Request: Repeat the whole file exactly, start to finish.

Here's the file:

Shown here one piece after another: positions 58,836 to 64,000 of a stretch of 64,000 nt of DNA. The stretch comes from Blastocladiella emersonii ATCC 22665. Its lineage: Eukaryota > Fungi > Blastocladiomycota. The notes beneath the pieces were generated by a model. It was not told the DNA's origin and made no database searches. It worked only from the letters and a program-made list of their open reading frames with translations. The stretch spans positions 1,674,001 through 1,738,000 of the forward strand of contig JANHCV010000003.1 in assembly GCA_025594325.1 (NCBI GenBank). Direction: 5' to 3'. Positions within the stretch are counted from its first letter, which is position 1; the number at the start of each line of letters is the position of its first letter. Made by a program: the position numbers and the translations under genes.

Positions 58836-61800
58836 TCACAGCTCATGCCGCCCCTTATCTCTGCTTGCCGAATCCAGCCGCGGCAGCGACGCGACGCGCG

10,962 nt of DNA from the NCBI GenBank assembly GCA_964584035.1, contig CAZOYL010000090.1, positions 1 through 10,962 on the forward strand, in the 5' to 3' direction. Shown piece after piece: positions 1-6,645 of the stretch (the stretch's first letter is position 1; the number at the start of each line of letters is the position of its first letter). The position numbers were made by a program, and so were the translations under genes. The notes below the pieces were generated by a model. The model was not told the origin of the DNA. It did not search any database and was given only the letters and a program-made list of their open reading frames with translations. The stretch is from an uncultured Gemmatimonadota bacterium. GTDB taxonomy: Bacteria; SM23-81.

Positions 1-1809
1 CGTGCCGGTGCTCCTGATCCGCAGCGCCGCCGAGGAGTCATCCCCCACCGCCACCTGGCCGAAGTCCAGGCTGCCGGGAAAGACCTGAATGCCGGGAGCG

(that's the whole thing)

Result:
Shown here one piece after another: positions 58,836 to 64,000 of a stretch of 64,000 nt of DNA. The stretch comes from Blastocladiella emersonii ATCC 22665. Its lineage: Eukaryota > Fungi > Blastocladiomycota. The notes beneath the pieces were generated by a model. It was not told the DNA's origin and made no database searches. It worked only from the letters and a program-made list of their open reading frames with translations. The stretch spans positions 1,674,001 through 1,738,000 of the forward strand of contig JANHCV010000003.1 in assembly GCA_025594325.1 (NCBI GenBank). Direction: 5' to 3'. Positions within the stretch are counted from its first letter, which is position 1; the number at the start of each line of letters is the position of its first letter. Made by a program: the position numbers and the translations under genes.

Positions 58836-61800
58836 TCACAGCTCATGCCGCCCCTTATCTCTGCTTGCCGAATCCAGCCGCGGCAGCGACGCGACGCGCG

10,962 nt of DNA from the NCBI GenBank assembly GCA_964584035.1, contig CAZOYL010000090.1, positions 1 through 10,962 on the forward strand, in the 5' to 3' direction. Shown piece after piece: positions 1-6,645 of the stretch (the stretch's first letter is position 1; the number at the start of each line of letters is the position of its first letter). The position numbers were made by a program, and so were the translations under genes. The notes below the pieces were generated by a model. The model was not told the origin of the DNA. It did not search any database and was given only the letters and a program-made list of their open reading frames with translations. The stretch is from an uncultured Gemmatimonadota bacterium. GTDB taxonomy: Bacteria; SM23-81.

Positions 1-1809
1 CGTGCCGGTGCTCCTGATCCGCAGCGCCGCCGAGGAGTCATCCCCCACCGCCACCTGGCCGAAGTCCAGGCTGCCGGGAAAGACCTGAATGCCGGGAGCG